David Lennon is an award-winning columnist and author who has been a staff writer at Newsday since 1991. Show More
The Mets knew Zack Wheeler would join their rotation at some point during this season. That was the easy part.
Figuring out an approximate date was more complicated. What about the Super-2 deadline? Where should Wheeler's major-league debut take place? In Flushing? Or as far away from Citi Field as possible?
And if on the road, which team would be the best fit? Should it even matter for a prized young pitcher like Wheeler?
The Cardinals don't think so, and they've had some recent experience with this subject. A lot of it, actually. St. Louis already has used four rookie starters this season, and three of them -- John Gast, Tyler Lyons, Michael Wacha -- have made their major-league debuts this year.
"They've just got to go out there and pitch," Cardinals manager Mike Matheny said. "If you try to create a perfect atmosphere, you're probably going to be waiting forever. What we do try is simplify the amount of input and simplify what the expectation level is -- just do what you've been doing, keep it simple, and really not give them any more information except follow along with your catcher.
"It's a simple plan that seems to give them a bit of comfort. But the distractions are going to be there. This is something they've dreamed about since they first picked up a baseball."
Gast, 24, faced the Mets on May 14 at Busch Stadium and earned the win despite allowing four runs in six innings.
Lyons, 25, beat the Padres in San Diego on May 22 after allowing one run in seven innings.
Wacha, who at 21 is two years younger than Wheeler, debuted with considerably more fanfare than either of those two back on May 30 at Busch. He opened with a strikeout, retired the first 13 Royals, and despite seven strong innings -- one run, two hits, six strikeouts -- wound up with a no-decision in a game that didn't end until 3:30 a.m. because of a lengthy rain delay.
That ruined Wacha's plans for a postgame celebratory dinner with the 50 or so friends and family members who came from Iowa and Texas to watch his debut. Otherwise, the Cardinals made sure there were few other unscripted events.
Wacha, who began the season at Triple-A Memphis, heard he was getting promoted on a Tuesday, did a news conference Wednesday at Busch and then settled in for his Thursday start.
The Cardinals handled the ticket requests; Wacha tracked his family's travels via phone calls and texts but didn't see anyone until afterward. He knew they were all in the stands, but didn't know where.
"I felt like there was a lot of hype," Wacha said this week at Citi. "The kind of hype that could easily distract you, I guess. But I was able to shut it all out. It was a lot of fun pitching at home for the first time and having the fans there. They're all supporting you. The main thing is just trying not to let it all get to my head."
This is more about the psyche of a 23-year-old future star than his pitching skills. Just about everyone who has watched Wheeler with Triple-A Las Vegas believes that he has the ability to make the jump. But the temptation for the Mets is to try to tailor Wheeler's schedule to maximize his chance for success.
Unlike the NL Central-leading Cardinals -- who were forced into these call-ups by injuries to Chris Carpenter, Jaime Garcia and Jake Westbrook -- the Mets have been able to handpick a spot for Wheeler due to no immediate rotation need and zero concern about playoff positioning. The Cards felt pressed into action.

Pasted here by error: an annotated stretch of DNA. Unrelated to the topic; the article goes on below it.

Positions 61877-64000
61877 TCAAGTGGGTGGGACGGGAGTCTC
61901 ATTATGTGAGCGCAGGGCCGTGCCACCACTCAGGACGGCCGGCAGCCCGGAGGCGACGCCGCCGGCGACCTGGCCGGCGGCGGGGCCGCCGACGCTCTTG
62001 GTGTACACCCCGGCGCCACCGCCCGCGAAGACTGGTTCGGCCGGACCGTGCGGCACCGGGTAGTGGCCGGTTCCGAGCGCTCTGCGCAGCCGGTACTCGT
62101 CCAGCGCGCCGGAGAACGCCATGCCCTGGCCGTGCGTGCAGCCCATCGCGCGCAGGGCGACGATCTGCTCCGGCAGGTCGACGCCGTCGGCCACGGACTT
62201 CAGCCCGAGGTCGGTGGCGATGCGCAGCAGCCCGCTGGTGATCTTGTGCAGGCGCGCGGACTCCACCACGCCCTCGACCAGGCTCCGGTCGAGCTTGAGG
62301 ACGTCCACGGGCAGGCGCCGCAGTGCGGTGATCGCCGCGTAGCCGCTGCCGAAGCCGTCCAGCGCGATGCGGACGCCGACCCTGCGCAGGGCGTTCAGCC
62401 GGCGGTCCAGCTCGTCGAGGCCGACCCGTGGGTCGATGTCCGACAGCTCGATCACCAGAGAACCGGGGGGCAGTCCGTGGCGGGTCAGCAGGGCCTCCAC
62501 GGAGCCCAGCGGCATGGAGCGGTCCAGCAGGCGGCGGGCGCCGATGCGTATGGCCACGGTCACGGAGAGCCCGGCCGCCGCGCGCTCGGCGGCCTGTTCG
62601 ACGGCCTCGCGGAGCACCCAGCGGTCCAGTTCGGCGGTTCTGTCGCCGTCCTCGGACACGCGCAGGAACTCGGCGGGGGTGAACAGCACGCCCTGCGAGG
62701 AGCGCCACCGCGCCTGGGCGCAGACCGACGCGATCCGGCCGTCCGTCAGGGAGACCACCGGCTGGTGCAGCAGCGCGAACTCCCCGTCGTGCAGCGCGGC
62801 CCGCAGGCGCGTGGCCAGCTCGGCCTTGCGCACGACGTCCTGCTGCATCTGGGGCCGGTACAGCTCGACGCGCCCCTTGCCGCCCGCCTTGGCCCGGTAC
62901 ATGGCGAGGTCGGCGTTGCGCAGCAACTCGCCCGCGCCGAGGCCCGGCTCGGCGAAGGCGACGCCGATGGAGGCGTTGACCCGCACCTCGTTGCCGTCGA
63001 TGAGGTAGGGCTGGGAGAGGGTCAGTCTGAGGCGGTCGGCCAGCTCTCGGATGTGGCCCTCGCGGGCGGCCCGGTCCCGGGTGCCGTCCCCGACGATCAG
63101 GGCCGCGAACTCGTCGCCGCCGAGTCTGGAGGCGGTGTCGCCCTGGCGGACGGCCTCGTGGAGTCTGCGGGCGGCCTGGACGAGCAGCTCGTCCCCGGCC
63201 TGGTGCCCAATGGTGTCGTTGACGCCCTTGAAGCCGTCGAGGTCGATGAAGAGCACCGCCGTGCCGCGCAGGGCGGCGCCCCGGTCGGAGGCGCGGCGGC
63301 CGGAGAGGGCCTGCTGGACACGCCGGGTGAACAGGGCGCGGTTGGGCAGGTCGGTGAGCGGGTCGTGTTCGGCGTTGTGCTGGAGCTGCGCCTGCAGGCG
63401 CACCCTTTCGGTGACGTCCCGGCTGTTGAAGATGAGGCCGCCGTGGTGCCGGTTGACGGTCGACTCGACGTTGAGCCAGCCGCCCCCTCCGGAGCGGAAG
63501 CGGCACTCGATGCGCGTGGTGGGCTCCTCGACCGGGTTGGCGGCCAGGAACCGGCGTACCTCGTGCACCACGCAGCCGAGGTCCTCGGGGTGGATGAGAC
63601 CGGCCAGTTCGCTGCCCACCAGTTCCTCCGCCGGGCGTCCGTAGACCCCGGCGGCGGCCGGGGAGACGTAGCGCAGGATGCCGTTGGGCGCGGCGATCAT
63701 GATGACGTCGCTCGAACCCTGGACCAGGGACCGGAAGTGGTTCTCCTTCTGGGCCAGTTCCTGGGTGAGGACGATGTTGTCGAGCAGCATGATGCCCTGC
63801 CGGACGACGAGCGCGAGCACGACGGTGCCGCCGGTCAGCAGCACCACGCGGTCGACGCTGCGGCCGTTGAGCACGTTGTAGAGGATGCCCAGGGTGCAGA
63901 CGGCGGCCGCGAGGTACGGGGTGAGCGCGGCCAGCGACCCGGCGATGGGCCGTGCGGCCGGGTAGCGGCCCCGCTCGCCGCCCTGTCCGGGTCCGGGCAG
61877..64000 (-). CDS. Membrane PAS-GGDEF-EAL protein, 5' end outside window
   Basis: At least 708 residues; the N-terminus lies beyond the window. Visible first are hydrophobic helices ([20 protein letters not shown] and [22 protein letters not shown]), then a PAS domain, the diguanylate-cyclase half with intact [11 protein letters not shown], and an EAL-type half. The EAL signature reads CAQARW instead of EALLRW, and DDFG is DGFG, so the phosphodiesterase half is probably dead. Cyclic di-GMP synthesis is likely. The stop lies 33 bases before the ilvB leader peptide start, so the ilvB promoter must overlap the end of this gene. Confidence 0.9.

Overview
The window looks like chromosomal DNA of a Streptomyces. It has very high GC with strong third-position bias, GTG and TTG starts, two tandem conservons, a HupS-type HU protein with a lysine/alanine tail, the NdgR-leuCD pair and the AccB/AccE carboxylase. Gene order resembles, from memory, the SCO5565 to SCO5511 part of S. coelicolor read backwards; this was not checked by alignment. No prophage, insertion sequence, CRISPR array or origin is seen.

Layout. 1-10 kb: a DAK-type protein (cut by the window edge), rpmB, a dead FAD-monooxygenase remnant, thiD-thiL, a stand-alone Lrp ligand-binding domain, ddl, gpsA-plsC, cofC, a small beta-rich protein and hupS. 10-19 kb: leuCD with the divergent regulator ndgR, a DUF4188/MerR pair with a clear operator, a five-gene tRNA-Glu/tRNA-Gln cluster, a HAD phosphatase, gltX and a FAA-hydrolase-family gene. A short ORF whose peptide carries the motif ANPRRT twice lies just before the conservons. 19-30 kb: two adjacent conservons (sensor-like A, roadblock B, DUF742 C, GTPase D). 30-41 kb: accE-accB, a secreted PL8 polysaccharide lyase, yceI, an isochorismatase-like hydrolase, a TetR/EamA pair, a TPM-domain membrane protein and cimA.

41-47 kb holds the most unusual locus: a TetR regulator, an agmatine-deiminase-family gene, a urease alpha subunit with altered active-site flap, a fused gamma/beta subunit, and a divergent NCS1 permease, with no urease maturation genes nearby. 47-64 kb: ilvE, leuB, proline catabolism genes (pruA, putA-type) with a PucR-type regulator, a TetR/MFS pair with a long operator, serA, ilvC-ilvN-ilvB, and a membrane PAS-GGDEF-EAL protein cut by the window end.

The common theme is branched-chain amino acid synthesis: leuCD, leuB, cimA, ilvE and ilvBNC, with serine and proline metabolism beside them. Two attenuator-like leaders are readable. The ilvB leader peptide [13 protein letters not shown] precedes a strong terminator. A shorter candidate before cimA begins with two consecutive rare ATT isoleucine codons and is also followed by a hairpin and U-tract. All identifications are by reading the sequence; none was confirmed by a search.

"In the end, these are games you've got to play," general manager John Mozeliak said. "Whether it's in the St. Louis environment -- which I think has a lot of positives but you could argue about it being a little more stressful -- or like Lyons in San Diego, which is a pitcher-friendly park and I think he took great advantage of that.
"I think it's all about the preparation that these guys do. When we're deciding to make a player move, it's usually out of necessity and not thinking about the timing of something, like the arbitration clock and also home or road."
The Mets' lack of urgency probably hasn't helped the decision-making. Their primary concern was the Super-2 deadline, and now that they have no worries about owing Wheeler an extra year of arbitration, it eliminated one roadblock. Initially, they had targeted this weekend, which featured an easier foe in the Cubs and the chance for Wheeler to debut a safe distance from the Atlanta suburbs where he grew up. A likely attendance bump might also have been nice.
But Turner Field eventually won out, and with Wheeler getting the nightcap of Tuesday's doubleheader against the Braves, he'll have an even bigger personal cheering section than Wacha did in St. Louis. How that affects him remains to be seen.
"It's an away game for us -- it might be a home game for him," Terry Collins said. "You try to set up as nice and as comfortable a routine as you can, but this is an exception to the rule. This kid's going to have to learn how to deal with this. He might as well get used to it, be it in Atlanta or anyplace else.
"He's a special case. Even though we kind of like the fact that it's on the road, it's still going to be a major event."
The bottom line is that a team can only control so much. Ultimately, the training wheels have to come off, and the kid prospect either picks up speed or crashes.
"You can think of a thousand different things that can get in the way from them getting their job done," Matheny said, "but that's what differentiates whether or not they can do this. And you can't insulate them from these sorts of things.
"That's really what this business is about -- it's a matter of compartmentalizing what you got going on on the outside and then when you get here, getting into your cocoon and doing your thing."